Success for All, which offers whole-school turnaround services, tried many options, including the i3 registry, but couldn’t raise the full $10 million before the deadline. Because the i3 grant only stipulates that matching funds must come from a private source, Success for All contributed $6.8 million of its own money for the $10 million match.
School districts awarded i3 grants weren’t afforded the same opportunity. The Beaverton, Ore., school district strained to raise $800,000 in matching funds for a $4 million “development” grant to fund Arts for Learning, a program that infuses arts education into the elementary school literacy curriculum in the 38,500-student district. Partnering with Young Audiences, a national, New York City-based arts organization that manages Arts for Learning in schools, it, too, came up empty on the i3 registry.
“I don’t remember a situation like this,” said Peter Gerber, the director for Arts for Learning and a veteran of the nonprofit sector. Other grants, he said, “all had longer arcs.”
About halfway through the fundraising process, John Wolosek, a businessman from Vancouver, Wash., who ran the Giving Stream, a new (and now-defunct) company that helps nonprofit organizations raise money, stepped forward with interest in donating money toward the grant.
He pledged $400,000—half the matching funds and more than $280,000 greater than any other donation to Beaverton, including those from the Intel Foundation and the Meyer Memorial Trust. He would raise the money by selling advertisements on the back of grocery-store receipts, he said.
“I actually anticipate over those five years, it will be closer to $5 million, but we put $400,000 because we knew if we all got hit by a bus, we could do that,” Mr. Wolosek told The Oregonian newspaper in a profile published in December 2010.
The deadline was fast approaching, and the i3 award was a public grant, Mr Gerber said, “so we took it at face value that if a person would come forward like this, they would not make a commitment they didn’t intend to keep.”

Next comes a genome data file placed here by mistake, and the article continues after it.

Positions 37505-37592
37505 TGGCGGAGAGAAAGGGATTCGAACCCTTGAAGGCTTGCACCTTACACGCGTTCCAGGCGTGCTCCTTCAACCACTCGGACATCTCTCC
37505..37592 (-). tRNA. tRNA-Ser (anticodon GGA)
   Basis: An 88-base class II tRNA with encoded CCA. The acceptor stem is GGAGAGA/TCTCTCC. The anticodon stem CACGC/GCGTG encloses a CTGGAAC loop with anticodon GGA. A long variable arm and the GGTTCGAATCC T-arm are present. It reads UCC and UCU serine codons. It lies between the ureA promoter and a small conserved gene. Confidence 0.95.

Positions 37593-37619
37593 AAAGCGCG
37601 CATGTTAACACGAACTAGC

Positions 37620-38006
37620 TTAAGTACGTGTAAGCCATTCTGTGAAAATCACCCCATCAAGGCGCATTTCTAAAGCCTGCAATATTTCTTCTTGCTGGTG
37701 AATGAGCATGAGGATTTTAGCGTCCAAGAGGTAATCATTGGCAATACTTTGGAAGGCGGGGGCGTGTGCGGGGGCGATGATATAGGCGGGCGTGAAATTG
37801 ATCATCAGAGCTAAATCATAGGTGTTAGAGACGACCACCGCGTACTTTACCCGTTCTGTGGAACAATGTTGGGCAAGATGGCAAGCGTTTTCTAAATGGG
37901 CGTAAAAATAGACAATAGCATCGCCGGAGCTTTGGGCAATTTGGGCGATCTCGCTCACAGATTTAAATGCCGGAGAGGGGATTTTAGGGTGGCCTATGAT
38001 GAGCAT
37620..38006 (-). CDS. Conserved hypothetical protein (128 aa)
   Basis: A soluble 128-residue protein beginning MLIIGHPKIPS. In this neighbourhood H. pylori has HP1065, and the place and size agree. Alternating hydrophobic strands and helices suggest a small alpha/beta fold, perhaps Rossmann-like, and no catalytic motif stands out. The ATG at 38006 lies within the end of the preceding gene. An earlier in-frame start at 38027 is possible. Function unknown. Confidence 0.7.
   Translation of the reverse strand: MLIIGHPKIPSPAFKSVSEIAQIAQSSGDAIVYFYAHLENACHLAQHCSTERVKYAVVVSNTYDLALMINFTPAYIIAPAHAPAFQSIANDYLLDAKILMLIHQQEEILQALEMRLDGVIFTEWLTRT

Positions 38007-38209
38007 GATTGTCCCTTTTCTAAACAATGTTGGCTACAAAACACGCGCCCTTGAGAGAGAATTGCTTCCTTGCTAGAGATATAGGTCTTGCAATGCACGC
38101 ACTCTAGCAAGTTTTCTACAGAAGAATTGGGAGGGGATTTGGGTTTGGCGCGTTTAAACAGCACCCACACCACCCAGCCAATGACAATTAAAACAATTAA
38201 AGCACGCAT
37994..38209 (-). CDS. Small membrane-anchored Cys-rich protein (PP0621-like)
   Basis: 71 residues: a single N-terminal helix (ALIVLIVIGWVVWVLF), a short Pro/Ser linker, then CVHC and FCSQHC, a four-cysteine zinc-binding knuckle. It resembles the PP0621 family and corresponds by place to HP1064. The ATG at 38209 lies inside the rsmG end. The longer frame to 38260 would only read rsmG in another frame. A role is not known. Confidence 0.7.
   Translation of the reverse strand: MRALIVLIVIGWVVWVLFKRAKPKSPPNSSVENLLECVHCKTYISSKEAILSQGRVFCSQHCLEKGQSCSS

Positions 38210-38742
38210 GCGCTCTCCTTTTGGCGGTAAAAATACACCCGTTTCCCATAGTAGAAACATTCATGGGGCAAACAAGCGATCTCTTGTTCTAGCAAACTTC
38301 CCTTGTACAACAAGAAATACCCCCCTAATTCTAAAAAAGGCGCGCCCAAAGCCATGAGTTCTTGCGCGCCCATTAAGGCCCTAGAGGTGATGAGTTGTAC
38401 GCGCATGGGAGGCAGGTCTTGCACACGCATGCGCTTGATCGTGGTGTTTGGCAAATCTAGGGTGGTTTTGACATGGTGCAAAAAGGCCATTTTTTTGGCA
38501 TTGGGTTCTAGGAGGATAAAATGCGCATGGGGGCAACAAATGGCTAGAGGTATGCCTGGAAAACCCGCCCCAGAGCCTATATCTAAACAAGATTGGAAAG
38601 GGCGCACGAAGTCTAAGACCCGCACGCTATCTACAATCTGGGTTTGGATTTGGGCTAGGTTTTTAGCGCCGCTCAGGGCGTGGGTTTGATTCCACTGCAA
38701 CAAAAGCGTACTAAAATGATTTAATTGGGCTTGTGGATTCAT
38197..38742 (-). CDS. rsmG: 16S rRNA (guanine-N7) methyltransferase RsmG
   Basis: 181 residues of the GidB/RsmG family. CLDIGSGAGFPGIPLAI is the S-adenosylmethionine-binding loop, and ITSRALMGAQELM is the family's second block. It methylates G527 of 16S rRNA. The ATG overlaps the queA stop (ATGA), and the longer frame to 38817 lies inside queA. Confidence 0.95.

Mr. Wolosek made his first payment, of $25,000, but the grocery-store advertising never came to fruition. He told The Oregonian that future payments would come from his personal funds. He didn’t make the next one, of $50,000.
Mr. Wolosek did not respond to requests by Education Week for comment.
Beaverton is working with Mr. Wolosek on a new payment schedule to fulfill his commitment, said Jon Bridges, the district’s administrator of accountability. If he cannot make further payments, Beaverton will have to raise more, Mr. Bridges said.
Individual i3 grantees must perform their own due diligence on private funders.
“I don’t think it’s permissible or appropriate [for the Education Department] to be vetting each private donor,” said Nadya Dabby, the associate assistant deputy secretary for the department’s office of innovation and improvement.
Grantees are monitored extensively, through monthly phone calls with project managers, an annual report that includes a budget, and extensive proof-of-efficacy requirements, to make sure grants stay on target, Ms. Dabby said.
But “there’s always the possibility we can use the more dire options at our disposal,” she said.
“There is an option where we end the grant,” she added. “That’s not our interest or our intent. We want them to be successful.”